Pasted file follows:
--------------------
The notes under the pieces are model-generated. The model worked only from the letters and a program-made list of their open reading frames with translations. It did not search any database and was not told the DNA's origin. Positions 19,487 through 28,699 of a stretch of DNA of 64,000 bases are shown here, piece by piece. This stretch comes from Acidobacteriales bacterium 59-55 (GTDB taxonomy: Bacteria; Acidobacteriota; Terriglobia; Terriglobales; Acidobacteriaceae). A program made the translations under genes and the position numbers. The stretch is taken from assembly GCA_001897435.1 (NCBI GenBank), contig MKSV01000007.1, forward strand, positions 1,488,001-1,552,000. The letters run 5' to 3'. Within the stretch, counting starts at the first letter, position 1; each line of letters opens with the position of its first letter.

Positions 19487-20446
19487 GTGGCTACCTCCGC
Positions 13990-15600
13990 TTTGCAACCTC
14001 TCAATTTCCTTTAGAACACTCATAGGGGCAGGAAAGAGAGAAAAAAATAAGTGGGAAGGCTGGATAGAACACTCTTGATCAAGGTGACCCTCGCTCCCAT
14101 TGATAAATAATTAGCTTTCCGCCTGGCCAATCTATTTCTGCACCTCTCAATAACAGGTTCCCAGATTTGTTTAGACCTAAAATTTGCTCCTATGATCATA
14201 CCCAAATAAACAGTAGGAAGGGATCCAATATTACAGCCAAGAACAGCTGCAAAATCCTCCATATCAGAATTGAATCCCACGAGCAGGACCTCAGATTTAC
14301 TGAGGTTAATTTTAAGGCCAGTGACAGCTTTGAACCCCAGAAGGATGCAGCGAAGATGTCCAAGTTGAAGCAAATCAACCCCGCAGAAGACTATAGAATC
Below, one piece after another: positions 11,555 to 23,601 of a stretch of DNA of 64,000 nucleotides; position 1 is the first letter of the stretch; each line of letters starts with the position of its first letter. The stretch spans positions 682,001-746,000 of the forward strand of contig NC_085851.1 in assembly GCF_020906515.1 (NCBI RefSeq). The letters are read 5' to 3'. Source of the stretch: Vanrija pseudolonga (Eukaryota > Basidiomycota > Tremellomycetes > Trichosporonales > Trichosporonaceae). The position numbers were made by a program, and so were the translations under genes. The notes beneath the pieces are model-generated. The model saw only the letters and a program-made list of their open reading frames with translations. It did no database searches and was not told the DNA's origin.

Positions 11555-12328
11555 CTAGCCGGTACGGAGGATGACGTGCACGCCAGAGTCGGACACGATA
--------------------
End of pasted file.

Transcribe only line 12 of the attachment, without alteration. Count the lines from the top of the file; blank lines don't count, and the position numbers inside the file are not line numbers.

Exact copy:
11555 CTAGCCGGTACGGAGGATGACGTGCACGCCAGAGTCGGACACGATA